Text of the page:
Looking at Chrysopigi Monastery with the stairs leading up to the entrance

The church is tiny but is beautiful. Make sure to look up to see the chandeliers make of tiny ships. Keep in mind that at Greek churches, you need to be modestly dressed so wear a shirt with sleeves and maybe some longer shorts.

Relax at Apokofto Beach

Right next to Chyrsopigi Monastery, is a small tree-lined beach that is great for swimming. You can walk from the monastery if you want or drive down the road. Keep in mind that the parking area is not paved but is well-packed sand.

There are some rocks on the beach and in the water, but once you get past them, the water gets deep enough to swim quickly. It is a refreshing place to cool off. Chrysopigi Taverna, at the end of the beach, also serves a nice lunch. Can’t beat a seaside taverna, in my opinion.

Visit the Kastro

This once walled village offers panoramic sea views and narrow alleyways to explore. A village has been at the hilltop Kastro location since prehistoric times. While the biggest thing to do in the village is to admire its beauty and charm, there are a few things to check out here.

Small alleyway with light blue doors and pink bouganvilla in Kastro, Sifnos

In the summer, there is a small gallery that hosts local artists. It is located in a government building with blue shutters. It is right next to where the bus drops you off. Then you can walk around and see a few of the small shops in the village.

For a small village, there are plenty of churches to explore. Depending on the time of day, they may or may not be open, so you may have just to be happy with seeing the outside. If you come in the evening, be sure to stop at the Kaovos Sunrise bar for a €5 drink and a spectacular view of the sunset, or if you stay long enough, sunrise!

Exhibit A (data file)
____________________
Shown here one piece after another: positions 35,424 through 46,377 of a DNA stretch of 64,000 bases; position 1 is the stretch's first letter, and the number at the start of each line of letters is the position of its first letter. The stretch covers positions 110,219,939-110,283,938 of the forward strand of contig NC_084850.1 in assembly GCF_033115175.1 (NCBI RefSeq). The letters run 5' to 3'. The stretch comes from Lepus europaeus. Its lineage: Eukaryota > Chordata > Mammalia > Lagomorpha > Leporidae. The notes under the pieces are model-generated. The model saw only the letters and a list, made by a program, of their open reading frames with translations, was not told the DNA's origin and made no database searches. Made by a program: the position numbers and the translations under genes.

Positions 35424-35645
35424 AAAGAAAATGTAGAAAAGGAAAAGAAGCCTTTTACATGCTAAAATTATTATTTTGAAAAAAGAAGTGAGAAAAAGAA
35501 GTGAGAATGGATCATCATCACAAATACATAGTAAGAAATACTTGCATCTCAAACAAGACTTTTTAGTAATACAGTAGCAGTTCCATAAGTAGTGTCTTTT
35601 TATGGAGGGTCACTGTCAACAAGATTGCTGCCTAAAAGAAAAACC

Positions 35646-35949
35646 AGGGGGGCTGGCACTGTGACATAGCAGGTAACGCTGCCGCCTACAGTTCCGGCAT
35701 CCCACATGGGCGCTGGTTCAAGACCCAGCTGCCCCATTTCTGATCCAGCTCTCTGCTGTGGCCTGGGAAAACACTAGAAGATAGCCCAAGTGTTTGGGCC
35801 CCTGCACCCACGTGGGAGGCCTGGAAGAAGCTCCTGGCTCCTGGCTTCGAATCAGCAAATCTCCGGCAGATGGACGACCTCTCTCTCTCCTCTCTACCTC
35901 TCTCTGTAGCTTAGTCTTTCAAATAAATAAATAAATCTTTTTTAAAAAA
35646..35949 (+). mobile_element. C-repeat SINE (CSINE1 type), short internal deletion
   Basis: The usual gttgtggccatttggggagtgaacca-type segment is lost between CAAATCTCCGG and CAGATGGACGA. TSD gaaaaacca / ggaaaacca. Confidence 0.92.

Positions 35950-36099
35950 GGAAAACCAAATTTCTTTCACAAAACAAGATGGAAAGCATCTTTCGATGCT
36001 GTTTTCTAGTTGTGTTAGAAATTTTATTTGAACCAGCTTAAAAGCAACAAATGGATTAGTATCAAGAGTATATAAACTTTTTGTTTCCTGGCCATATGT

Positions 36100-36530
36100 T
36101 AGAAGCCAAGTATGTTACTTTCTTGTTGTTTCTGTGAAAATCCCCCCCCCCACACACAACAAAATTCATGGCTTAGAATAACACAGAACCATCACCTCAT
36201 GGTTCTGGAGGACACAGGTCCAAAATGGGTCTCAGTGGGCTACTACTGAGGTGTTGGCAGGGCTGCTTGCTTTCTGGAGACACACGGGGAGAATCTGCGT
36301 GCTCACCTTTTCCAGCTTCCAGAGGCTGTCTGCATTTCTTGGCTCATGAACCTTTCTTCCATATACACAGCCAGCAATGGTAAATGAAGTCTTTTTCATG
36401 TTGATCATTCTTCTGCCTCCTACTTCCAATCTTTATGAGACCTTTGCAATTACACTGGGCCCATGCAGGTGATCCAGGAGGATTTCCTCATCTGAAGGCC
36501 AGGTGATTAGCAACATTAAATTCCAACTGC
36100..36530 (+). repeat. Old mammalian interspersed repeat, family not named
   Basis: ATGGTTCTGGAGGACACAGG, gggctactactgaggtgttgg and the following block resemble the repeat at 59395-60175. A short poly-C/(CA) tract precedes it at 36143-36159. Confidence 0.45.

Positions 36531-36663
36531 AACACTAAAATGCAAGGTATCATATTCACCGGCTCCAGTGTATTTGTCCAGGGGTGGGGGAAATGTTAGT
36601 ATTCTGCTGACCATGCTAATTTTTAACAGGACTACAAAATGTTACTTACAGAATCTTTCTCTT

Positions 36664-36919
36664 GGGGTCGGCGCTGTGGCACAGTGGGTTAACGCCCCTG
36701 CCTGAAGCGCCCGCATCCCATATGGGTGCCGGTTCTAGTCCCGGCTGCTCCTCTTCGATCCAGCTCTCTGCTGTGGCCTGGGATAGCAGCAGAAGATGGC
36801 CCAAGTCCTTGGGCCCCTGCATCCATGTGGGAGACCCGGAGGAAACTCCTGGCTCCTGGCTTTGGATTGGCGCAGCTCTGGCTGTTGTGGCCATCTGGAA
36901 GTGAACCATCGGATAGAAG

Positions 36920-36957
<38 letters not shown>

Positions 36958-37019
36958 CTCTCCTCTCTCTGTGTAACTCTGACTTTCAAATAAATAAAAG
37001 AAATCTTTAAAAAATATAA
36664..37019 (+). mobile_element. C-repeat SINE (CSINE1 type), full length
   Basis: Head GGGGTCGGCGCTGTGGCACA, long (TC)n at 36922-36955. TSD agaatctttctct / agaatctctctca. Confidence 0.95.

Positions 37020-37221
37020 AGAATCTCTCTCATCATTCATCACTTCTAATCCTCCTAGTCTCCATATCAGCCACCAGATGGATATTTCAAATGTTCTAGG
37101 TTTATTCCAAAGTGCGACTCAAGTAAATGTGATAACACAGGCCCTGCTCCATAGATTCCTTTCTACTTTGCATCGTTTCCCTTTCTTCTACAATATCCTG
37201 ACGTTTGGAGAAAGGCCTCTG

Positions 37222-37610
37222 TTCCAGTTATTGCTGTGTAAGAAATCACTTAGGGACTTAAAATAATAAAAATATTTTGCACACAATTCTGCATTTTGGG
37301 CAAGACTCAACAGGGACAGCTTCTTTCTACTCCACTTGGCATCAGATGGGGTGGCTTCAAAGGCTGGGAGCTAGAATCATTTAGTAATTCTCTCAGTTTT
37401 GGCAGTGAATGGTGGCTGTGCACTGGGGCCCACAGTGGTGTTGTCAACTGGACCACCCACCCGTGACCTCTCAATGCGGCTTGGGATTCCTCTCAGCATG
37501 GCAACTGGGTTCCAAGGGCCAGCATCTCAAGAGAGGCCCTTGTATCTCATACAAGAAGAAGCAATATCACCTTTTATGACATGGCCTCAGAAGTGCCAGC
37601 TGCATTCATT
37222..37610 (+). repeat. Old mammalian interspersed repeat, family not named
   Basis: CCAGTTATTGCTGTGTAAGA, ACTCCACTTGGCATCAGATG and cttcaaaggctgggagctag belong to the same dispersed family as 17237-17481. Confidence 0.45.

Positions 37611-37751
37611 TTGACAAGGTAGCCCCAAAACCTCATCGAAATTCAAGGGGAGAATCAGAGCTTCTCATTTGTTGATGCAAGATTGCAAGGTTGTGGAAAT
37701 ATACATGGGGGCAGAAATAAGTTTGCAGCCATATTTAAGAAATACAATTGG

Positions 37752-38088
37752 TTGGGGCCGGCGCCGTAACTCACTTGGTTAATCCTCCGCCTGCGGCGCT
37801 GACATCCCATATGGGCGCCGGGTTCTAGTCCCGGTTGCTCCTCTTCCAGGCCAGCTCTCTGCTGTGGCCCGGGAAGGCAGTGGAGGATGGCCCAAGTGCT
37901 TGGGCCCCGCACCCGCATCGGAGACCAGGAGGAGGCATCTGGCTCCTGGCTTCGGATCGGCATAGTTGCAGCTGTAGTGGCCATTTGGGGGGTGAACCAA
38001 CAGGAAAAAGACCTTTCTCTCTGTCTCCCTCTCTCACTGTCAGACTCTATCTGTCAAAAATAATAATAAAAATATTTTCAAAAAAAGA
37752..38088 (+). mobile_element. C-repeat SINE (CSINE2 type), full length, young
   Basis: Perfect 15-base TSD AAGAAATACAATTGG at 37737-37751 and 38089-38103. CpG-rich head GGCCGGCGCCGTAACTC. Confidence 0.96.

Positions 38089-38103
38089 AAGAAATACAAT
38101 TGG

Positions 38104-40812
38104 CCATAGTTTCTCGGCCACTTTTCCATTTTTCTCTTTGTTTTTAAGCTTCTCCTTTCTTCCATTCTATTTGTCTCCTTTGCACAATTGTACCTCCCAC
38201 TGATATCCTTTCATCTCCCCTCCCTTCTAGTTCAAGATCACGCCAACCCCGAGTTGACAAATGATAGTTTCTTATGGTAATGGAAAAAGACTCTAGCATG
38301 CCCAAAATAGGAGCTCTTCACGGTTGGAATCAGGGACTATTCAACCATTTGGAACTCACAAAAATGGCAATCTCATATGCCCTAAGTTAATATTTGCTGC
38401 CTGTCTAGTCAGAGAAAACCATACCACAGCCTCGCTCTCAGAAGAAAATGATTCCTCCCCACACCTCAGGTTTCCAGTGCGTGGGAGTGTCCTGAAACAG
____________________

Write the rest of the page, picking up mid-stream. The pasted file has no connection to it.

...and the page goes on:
Hike to the Church of the Seven Martyrs

Walking through Kastro, you may have caught a glimpse of the Church of the Seven Martyrs. This small church sits on an islet right on the edge of Sifnos.

At one of the hotels I stayed at in Kamares, the receptionist told me there weren’t always stairs to the church, and you had to scramble down the rocks if you wanted to visit! Now, there are stairs that are pretty easy to hike, even if it looks a bit scary.

Church of the Seven Marytrys viewed from Kastro with dried grasses in front and the sea behind

Be sure to take photos of the church from Kastro as well. Visiting during the golden hour before sunset is good as it is cooler and the light is fantastic.

Get Lost in Artemonas

This quiet but equally beautiful village is worth a stroll for its scenery. Every corner reveals another pretty house or charming door. If you walk all the way to the top of this only slightly hilly village, you will be rewarded with views of the Aegean and a classic Greek windmill!

Large bouganvilla over a house with a blue door in Sifnos, Greece

Artemonas has several great places to eat and serves as the home to the Gastronomy Festival, which happens in September every year. The festival dates change yearly, so check the dates before you book your tickets. But it is not to be missed as Sifnos has some amazing local specialties.